Plans in place for measles vaccinations in Central Bedfordshire as cases on the rise

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Clinicians ready to meet any surge in vaccination uptake

Clinicians are prepared to meet any surge in vaccination uptake in Central Bedfordshire around the latest measles outbreak.

A measles, mumps and rubella (MMR) strategy for the East of England has been produced, while a national vaccination programme began in December, Central Bedfordshire Council’s health and wellbeing board was told.

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Consultant in public health (health protection) for CBC Jo Freedman described it as “timely”, given the measles outbreak centred around London and the West Midlands.

Stock image of MMR vaccine.Stock image of MMR vaccine.
Stock image of MMR vaccine.

Presenting a report on child and adolescent immunisation uptake in Central Bedfordshire, she said: “MMR gets measured at two years and the first dose has been below target. I don’t think we’ve ever been above target for the first dose.

“By five years, we’re starting to get to the 95 per cent target (herd immunity) for the first dose. but the second dose is very much below target at around 90 per cent.

“It’s really important that there are two doses. One dose protects nine in ten children from measles. The second protects nine in ten who didn’t respond to the first dose. The two doses almost protect 100 per cent of children.

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“As a local authority, we amplify national and regional campaigns, we’re involved in stakeholder engagement and there’s our outreach team talking to parents and relevant groups about vaccination. We’re also working with BLMK integrated care board (ICB) on the measles situation.”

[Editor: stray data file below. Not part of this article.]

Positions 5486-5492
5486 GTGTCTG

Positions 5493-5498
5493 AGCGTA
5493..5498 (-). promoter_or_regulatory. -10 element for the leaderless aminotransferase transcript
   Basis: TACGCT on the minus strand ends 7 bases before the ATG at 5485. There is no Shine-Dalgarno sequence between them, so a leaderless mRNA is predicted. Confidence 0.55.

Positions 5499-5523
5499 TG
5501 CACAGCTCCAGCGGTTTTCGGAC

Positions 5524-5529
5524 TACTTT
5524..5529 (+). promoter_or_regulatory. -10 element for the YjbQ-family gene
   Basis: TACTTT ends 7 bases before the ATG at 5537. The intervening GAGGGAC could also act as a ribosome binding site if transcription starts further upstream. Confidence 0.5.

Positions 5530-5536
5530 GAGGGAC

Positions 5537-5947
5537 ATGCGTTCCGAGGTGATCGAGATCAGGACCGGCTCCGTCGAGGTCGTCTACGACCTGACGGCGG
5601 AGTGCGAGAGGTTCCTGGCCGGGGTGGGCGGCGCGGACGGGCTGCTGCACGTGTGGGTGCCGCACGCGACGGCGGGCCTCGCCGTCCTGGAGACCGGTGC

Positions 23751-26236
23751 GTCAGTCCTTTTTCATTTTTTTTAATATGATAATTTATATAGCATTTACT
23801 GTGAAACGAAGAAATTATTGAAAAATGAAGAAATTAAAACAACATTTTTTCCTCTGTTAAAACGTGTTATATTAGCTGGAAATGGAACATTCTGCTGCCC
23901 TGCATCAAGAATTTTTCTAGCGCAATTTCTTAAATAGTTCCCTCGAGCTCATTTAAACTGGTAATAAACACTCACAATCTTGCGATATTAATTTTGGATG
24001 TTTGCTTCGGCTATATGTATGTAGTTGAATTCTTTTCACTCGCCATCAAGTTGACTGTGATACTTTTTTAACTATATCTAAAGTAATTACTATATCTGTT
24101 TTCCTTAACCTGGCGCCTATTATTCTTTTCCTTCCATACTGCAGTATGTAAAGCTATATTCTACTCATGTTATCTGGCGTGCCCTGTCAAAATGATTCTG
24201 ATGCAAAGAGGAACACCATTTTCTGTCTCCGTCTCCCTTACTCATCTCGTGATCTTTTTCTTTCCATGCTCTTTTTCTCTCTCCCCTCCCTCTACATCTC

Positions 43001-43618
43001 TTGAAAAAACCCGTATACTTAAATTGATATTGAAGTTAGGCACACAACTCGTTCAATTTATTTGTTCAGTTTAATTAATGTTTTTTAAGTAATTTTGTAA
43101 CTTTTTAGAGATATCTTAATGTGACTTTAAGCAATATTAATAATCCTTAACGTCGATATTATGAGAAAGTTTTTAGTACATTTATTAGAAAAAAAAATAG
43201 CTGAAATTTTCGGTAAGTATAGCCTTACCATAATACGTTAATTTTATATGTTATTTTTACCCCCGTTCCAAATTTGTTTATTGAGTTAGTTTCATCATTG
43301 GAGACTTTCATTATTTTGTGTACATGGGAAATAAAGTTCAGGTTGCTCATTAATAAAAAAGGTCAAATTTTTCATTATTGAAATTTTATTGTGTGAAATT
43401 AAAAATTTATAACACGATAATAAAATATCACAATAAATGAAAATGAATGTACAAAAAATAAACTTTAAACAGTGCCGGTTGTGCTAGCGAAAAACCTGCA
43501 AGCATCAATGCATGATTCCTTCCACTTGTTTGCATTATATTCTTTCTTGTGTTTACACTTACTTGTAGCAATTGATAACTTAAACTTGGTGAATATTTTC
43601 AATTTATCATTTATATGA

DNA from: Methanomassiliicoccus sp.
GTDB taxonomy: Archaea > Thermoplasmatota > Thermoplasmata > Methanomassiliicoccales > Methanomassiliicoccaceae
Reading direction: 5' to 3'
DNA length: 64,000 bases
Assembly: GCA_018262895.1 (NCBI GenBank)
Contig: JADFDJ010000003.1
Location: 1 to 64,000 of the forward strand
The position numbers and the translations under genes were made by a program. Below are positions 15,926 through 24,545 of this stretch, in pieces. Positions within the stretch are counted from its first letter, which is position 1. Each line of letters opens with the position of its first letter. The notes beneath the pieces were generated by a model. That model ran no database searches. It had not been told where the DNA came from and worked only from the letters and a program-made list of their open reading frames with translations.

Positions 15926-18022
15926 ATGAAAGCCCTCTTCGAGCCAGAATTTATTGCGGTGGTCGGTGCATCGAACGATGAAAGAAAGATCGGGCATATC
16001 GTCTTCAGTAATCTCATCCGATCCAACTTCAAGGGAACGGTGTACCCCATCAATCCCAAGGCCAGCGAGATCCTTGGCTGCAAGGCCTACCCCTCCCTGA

Immunisation manager for Hertfordshire Barbara Hamill explained: “The most important thing for uptake is a phone call to a parent.

“We’ll be implementing two call centre-style teams across the east of England and will know from a database those children with no MMR vaccination or an incomplete one.

“It’s six days a week and includes evenings and Saturdays. Several clinics are supporting this programme, which will function from April 1st.

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“Plenty of information will emerge from this, with another focused piece of work looking at the evidence. Is it a particular cohort or ethnic group that are saying ‘No, they don’t want their child vaccinated’?

“The last MMR is more difficult to administer around getting the parents in, as children are normally at nursery. The parents have gone back to work. If a GP doesn’t give good access time, they don’t turn up.

“But we’re finding if we phone and offer a clinic on a Saturday morning then they come. I’m about to establish a group across BLMK to access the early years, as well.”

Independent Biggleswade West councillor Hayley Whitaker said: “We’re almost bounded on two sides by that measles outbreak.

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“Hopefully it will lead to a surge in uptake of vaccination. Is there capacity to deal with this and what’s the timespan for that immunity to kick in and for children to be protected?” she asked.

Ms Hamill replied: “It takes two weeks for the vaccine to have the response you want. On the surge, there’s also a national invite going out to parents from February 5th.

“I don’t see problems around capacity. We’ve always been looking at the preventative programme around BLMK and potential uptake.”